- Visual impairment including blindness…
…means an impairment in vision that, even with correction, adversely affects a child’s educational performance. The term includes both partial sight and blindness.
Finding out more about disabilities
IDEA’s definitions of disability terms help states, schools, service providers, and parents decide if a child is eligible for early intervention or special education and related services. Beyond these definitions, there is a great deal of information available about specific disabilities, including disabilities not listed in IDEA. NICHCY would be pleased to help you find that information, beginning with:
- NICHCY’s disability fact sheets and other publications on the disabilities listed in IDEA;
- contact information for many organizations that focus their work on a particular disability. These groups have a lot of information to share.
More about services
Special services are available to eligible children with disabilities and can do much to help children develop and learn. For infants and toddlers aged birth through two, services are provided through an early intervention system. This system may be run by the Health Department in the state, or another department such as Education. If you are a parent and you would like to find out more about early intervention in your state, including how to have your child evaluated at no cost to you, try any of these suggestions:
- ask your child’s pediatrician to put you in touch with the early intervention system in your community or region;
- contact the Pediatrics branch in a local hospital and ask where you should call to find out about early intervention services in your area;
- call NICHCY and ask for the contact information for early intervention in your state. The state office will refer you to the contact person or agency in your area.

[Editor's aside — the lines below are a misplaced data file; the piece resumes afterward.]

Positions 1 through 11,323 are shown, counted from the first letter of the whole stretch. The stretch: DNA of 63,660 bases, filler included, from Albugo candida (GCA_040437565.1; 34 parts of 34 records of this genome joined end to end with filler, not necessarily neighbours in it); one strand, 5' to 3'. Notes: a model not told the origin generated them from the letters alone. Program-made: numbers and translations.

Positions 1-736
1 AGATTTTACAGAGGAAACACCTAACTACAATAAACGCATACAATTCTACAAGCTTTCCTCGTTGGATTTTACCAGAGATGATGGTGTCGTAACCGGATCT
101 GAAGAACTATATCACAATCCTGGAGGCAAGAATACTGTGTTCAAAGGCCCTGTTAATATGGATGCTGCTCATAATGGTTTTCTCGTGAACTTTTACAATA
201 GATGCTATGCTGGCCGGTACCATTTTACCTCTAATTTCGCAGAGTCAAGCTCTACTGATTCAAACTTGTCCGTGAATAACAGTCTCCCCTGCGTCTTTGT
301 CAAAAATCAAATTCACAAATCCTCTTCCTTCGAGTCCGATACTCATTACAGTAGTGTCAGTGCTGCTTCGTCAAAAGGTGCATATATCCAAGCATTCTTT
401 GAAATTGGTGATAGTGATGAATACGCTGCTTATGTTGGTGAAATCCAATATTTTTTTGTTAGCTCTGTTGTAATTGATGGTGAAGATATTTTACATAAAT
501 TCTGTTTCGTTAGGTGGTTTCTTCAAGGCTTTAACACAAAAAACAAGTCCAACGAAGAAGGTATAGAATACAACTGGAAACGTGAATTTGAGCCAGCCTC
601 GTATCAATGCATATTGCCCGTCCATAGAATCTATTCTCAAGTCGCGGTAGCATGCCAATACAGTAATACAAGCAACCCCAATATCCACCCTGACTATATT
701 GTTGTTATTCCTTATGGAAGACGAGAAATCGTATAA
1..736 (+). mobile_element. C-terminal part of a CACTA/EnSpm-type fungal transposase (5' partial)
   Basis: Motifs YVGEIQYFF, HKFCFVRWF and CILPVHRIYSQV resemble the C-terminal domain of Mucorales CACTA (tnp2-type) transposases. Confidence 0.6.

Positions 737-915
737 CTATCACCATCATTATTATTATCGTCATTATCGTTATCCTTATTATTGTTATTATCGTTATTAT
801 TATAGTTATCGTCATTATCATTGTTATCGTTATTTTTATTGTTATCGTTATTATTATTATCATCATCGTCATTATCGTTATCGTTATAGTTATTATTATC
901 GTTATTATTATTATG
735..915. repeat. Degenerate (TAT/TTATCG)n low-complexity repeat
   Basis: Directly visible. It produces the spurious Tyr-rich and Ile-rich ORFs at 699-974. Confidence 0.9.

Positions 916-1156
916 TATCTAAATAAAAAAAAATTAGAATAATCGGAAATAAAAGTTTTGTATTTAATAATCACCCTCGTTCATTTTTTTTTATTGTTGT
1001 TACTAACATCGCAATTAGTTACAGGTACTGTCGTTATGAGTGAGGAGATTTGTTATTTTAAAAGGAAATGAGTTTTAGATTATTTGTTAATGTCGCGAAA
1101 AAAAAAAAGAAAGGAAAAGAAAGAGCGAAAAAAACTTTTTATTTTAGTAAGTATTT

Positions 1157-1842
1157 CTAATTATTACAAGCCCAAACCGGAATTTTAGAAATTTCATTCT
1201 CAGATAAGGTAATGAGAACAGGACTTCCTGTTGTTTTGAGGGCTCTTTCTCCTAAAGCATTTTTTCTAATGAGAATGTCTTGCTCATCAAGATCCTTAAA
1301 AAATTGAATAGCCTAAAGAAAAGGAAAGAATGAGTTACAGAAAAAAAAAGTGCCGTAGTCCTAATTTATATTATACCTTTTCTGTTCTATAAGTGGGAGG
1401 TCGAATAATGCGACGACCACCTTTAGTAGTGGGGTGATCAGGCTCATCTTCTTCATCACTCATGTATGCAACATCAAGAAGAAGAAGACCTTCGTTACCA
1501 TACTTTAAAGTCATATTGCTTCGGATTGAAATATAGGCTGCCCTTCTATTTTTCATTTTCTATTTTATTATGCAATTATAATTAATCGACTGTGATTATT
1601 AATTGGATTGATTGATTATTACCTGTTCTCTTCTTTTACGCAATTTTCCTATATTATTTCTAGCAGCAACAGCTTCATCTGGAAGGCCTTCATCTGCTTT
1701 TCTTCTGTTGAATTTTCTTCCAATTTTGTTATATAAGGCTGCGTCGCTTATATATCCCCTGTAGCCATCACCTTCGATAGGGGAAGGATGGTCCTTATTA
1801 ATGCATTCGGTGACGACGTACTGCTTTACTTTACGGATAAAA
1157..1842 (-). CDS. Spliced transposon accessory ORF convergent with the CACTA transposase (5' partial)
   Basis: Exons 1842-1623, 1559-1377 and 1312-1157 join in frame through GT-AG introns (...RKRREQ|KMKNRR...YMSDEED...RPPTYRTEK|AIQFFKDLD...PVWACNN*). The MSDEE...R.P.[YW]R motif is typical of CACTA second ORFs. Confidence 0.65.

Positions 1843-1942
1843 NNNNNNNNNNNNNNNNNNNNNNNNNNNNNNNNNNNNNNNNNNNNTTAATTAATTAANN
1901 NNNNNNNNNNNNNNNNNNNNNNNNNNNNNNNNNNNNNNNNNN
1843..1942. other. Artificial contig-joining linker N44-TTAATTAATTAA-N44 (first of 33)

For children and youth ages 3 through 21, special education and related services are provided through the public school system. Probably the best way to find out about these services is to call your local public school. The school should be able to tell you about special education policies in your area or refer you to a district or county office for this information. If you are a parent who thinks your child may need special education and related services, be sure to ask how to have your child evaluated under IDEA for eligibility. Often there are materials available to tell parents and others more about local and state policies for special education and related services.
There is a lot to know about early intervention, about special education and related services, and about the rights of children with disabilities under the IDEA, our nation’s special education law. NICHCY offers many publications, all of which are available on our Web site or by contacting us directly. We can also tell you about materials available from other groups.
Other sources of information for parents
There are many sources of information about services for children with disabilities. Within your community, you may wish to contact:
- the Child Find Coordinator for your district or county (IDEA requires that states conduct Child Find activities to identify, locate, and evaluate infants, toddlers, children, and youth with disabilities aged birth through 21);
- the principal of your child’s school; or
- the Special Education Director of your child’s school district or local school.
Any of these individuals should be able to answer specific questions about how to obtain special education and related services, or early intervention services, for your child.
In addition, every state has a Parent Training and Information (PTI) center, which is an excellent source of information. The PTI can:
- help you learn about early intervention and special education services;
- tell you about what the IDEA requires;
- connect you with disability groups and parent groups in the community or state; and
- much, much more!
To find out how to contact your state’s PTI, look at the NICHCY State Resource Sheet for your state (available on NICHY’s Web site or by contacting us directly). You’ll find the PTI listed there, as well as many other information resources, such as community parent resource centers, disability-specific organizations, and state agencies serving children with disabilities.